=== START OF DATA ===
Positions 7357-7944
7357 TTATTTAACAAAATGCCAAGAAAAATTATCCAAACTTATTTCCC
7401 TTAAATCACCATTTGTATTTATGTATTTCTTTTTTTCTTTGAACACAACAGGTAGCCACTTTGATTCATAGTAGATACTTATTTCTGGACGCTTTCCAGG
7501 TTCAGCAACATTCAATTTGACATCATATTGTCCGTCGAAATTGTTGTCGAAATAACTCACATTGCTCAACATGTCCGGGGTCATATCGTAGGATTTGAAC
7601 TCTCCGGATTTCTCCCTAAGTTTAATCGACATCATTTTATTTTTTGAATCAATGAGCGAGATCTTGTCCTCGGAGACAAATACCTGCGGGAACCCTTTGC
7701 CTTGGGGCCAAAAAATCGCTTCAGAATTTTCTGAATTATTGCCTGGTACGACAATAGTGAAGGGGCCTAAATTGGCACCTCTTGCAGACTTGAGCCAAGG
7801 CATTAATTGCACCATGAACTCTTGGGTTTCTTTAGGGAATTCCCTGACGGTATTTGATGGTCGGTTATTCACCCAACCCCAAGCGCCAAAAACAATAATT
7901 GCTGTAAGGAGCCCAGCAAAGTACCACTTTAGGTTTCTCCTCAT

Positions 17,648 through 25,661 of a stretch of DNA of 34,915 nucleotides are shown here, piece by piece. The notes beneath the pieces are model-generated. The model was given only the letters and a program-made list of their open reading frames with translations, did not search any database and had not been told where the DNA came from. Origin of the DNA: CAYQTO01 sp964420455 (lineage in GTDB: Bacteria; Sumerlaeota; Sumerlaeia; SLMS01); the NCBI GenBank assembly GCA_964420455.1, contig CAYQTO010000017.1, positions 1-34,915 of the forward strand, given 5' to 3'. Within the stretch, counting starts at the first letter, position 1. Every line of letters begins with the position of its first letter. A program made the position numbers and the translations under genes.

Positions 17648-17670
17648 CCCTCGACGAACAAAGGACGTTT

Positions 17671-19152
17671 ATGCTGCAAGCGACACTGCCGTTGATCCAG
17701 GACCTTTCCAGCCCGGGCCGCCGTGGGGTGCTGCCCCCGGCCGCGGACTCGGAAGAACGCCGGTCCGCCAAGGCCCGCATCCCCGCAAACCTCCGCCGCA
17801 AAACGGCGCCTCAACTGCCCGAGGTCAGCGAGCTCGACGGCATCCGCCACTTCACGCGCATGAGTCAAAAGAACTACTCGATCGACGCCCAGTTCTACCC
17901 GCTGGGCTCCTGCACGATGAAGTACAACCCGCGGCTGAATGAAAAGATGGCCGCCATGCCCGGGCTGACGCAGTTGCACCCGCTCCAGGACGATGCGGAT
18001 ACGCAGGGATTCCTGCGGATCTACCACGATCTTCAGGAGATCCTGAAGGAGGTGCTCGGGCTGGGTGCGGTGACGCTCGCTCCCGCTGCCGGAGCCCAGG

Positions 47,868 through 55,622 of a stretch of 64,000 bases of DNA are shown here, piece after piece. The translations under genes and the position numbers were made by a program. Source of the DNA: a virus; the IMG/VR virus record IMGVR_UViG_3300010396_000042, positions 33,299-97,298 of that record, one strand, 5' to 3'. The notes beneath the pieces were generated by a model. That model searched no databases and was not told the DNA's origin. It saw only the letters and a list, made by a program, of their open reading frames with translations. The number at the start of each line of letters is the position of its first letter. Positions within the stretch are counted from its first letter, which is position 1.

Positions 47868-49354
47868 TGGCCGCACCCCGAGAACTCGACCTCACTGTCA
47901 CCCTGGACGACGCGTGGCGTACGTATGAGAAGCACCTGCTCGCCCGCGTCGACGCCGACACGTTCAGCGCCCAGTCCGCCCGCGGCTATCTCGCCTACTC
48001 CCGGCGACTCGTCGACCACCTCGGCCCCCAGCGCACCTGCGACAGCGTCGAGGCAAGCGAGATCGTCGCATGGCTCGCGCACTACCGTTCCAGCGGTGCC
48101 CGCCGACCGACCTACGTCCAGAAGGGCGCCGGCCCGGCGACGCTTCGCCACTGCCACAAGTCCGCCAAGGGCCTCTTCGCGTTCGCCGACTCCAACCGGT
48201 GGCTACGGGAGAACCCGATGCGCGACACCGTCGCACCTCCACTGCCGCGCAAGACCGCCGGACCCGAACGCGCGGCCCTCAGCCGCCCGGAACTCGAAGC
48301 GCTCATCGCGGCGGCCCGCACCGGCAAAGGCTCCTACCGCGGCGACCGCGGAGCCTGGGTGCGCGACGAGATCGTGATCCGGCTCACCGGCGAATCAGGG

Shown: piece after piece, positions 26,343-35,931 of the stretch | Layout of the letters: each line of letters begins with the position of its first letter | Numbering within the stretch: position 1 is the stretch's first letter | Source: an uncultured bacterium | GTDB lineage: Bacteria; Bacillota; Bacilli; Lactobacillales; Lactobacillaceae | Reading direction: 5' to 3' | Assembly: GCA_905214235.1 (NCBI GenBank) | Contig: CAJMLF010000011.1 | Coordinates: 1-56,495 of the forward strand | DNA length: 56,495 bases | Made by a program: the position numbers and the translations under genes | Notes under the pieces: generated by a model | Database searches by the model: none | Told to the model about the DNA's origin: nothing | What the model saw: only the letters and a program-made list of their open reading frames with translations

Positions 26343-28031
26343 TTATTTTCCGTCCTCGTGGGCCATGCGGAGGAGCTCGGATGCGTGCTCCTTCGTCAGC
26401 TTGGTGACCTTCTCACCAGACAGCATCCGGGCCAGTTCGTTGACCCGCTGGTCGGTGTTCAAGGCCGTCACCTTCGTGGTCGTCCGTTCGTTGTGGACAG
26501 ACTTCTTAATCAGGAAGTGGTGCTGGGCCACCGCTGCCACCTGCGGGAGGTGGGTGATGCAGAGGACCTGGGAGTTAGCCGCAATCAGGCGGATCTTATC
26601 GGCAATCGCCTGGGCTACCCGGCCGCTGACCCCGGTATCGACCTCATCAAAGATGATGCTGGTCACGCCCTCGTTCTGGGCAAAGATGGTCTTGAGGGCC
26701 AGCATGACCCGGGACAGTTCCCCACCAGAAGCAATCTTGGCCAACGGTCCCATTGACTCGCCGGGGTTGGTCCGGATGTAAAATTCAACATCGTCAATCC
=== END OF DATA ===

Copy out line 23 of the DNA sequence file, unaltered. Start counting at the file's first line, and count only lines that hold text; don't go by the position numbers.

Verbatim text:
48101 CGCCGACCGACCTACGTCCAGAAGGGCGCCGGCCCGGCGACGCTTCGCCACTGCCACAAGTCCGCCAAGGGCCTCTTCGCGTTCGCCGACTCCAACCGGT